The Colour of Ink

TIFF 2022: The Colour of Ink Review

As an individual who is constantly carrying around a notebook and pen, I must admit I never gave much thought to where ink comes from. Despite its wide-ranging use the world, my association with it has been from a practical you write something down to remember it approach. Ink is much more than that though, as director Brian D. Johnson’s striking documentary The Colour of Ink highlights it is a tool that binds humans, history, cultures, and the environment together in fascinating ways.

Johnson’s guide into the expansive and compelling world of ink is Jason Logan, a master inkmaker who creates unique inks for a whose who of famous artists and writers. Founder of the Toronto Ink Company, Logan forages unconventional materials, everything from acorns to rust to berries and more, to create one-of-a-kind colours for his clients. A creative mad scientist of sort, he will go above and beyond to meet his clients specific ink request, even if means incorporating magnetic materials or animal blood.

Logan’s materials may be unconventional, but the results they produce are remarkable. Watching the inkmaker testing his creations on a piece of paper, hoping to see what textures and patterns it will produce are just as mesmerizing as listening to him explain how he sourced the ingredients. Propelled by the wonderful cinematography of Nicholas de Pencier, each new ink that is shown feels like a new revelation. It allows one to embody the same sense of wonderment and unpredictability that has fueled Logan’s passion for ink.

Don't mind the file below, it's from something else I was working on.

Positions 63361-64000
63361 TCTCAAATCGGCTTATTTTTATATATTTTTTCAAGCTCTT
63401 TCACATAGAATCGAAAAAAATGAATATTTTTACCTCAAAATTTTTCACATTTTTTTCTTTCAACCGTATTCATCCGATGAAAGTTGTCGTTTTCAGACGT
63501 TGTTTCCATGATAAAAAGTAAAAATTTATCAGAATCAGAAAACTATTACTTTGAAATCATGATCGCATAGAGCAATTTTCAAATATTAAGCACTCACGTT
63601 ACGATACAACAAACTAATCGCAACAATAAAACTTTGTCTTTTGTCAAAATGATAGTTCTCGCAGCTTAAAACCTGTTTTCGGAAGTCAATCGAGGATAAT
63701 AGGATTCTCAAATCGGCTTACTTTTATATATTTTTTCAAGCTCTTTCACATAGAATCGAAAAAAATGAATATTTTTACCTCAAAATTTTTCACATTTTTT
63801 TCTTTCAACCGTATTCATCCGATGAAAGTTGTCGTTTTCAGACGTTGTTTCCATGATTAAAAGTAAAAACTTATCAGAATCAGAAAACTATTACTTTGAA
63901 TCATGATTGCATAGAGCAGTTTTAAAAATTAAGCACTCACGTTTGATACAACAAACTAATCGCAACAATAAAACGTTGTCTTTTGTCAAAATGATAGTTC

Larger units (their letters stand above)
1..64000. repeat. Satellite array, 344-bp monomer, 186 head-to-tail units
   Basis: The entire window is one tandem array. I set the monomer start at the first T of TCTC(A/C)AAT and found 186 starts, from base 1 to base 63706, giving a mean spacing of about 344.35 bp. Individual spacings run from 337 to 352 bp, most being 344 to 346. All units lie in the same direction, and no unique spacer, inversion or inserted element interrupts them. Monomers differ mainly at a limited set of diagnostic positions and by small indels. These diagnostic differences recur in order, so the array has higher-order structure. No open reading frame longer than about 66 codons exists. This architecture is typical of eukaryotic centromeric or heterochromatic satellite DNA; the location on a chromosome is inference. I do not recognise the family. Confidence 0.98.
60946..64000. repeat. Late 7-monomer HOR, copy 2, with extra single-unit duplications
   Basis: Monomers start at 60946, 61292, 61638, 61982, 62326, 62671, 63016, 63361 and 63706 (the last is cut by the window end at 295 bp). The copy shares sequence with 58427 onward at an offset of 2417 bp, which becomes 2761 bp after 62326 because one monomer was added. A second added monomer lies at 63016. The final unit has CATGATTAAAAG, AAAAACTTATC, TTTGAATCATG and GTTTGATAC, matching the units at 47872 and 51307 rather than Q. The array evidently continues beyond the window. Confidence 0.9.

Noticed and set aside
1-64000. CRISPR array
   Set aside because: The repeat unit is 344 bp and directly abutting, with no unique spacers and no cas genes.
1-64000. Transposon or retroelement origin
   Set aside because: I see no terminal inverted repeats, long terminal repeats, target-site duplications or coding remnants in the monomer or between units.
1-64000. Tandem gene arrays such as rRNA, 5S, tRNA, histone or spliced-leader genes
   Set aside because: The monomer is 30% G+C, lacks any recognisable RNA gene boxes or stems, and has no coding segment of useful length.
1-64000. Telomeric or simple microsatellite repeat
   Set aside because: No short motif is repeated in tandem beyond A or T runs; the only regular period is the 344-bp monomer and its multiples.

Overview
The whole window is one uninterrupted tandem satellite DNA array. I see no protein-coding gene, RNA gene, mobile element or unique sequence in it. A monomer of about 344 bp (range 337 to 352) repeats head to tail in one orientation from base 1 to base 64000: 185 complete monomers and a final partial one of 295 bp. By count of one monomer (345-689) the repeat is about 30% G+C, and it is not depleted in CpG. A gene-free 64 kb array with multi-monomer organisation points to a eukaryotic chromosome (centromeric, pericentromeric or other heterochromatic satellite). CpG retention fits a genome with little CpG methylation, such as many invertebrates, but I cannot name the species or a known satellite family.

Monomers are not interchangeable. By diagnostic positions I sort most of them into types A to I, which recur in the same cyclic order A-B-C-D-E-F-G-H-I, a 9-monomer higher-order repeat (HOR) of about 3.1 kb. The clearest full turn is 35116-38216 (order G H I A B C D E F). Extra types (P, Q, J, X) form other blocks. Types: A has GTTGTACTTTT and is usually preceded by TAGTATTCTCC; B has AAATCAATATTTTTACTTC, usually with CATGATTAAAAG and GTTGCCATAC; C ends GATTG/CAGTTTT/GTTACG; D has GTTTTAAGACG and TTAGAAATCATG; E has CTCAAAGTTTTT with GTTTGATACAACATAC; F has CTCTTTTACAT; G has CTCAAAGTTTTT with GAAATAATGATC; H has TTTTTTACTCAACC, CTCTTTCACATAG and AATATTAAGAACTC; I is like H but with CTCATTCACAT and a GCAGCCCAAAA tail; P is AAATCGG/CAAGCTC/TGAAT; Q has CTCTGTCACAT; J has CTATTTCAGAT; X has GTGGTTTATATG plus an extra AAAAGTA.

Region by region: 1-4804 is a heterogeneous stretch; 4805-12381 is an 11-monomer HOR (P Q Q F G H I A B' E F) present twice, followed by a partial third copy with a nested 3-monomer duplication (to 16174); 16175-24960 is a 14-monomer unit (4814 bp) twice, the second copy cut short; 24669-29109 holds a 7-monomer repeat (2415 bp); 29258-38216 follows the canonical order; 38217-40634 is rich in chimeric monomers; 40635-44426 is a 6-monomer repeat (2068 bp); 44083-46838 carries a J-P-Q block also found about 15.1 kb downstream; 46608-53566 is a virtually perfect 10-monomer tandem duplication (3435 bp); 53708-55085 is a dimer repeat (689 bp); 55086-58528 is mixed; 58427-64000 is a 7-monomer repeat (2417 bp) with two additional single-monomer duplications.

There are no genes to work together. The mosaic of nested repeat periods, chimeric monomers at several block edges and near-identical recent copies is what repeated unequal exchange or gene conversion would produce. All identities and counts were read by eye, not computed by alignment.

Similar to an artist who is unsure of how the blank canvas in front of them will be transformed, it is the sense of discovery and in ability to explain the unknown that makes his products so popular. In one sequence, when speaking to famed writer Margaret Atwood, Logan admits that he does not know if the red ink he gave her will fade away or changer change colour over time. While this instability might give some heart attacks, it poses an intriguing challenge for some of his clients. There is an equally humorous and tense scene in the film where famed Japanese calligraphy artist Koji Kakinuma is testing a special black ink he requested from Logan, only to find that the mixture keeps turning red. How he tackles this issue is just as compelling to observe as the human size paint brush he is planning to use for his next project.


Traveling the globe to speak with various artists, such as New Yorker cartoonist Liana Finck, and fellow inkmakers (including tattoo artist Roxx), The Colour of Ink offers in-depth historical context of ink and the human connection it forges. By giving each colour and shade in the film its own segment, Johnson dives deeply into the history and various cultural significances attached in intriguing ways. This includes the healing powers that some inks are said to provide and the health risks that others have posed when certain chemicals are incorporated.

Overflowing with a wealth of information to consume, one of the most surprising things about Johnson’s film is the genuine sense of community it stirs. Whether charting Logan’s upbring, exploring other inkmakers’ processes, or focusing on a particular artist’s health issues, the human element is always present. These connections help to emphasize the importance and longevity of ink to our past, present, and future. The Colour of Ink is a captivating and eye-opening work that will have you looking at ink in a colourful new light.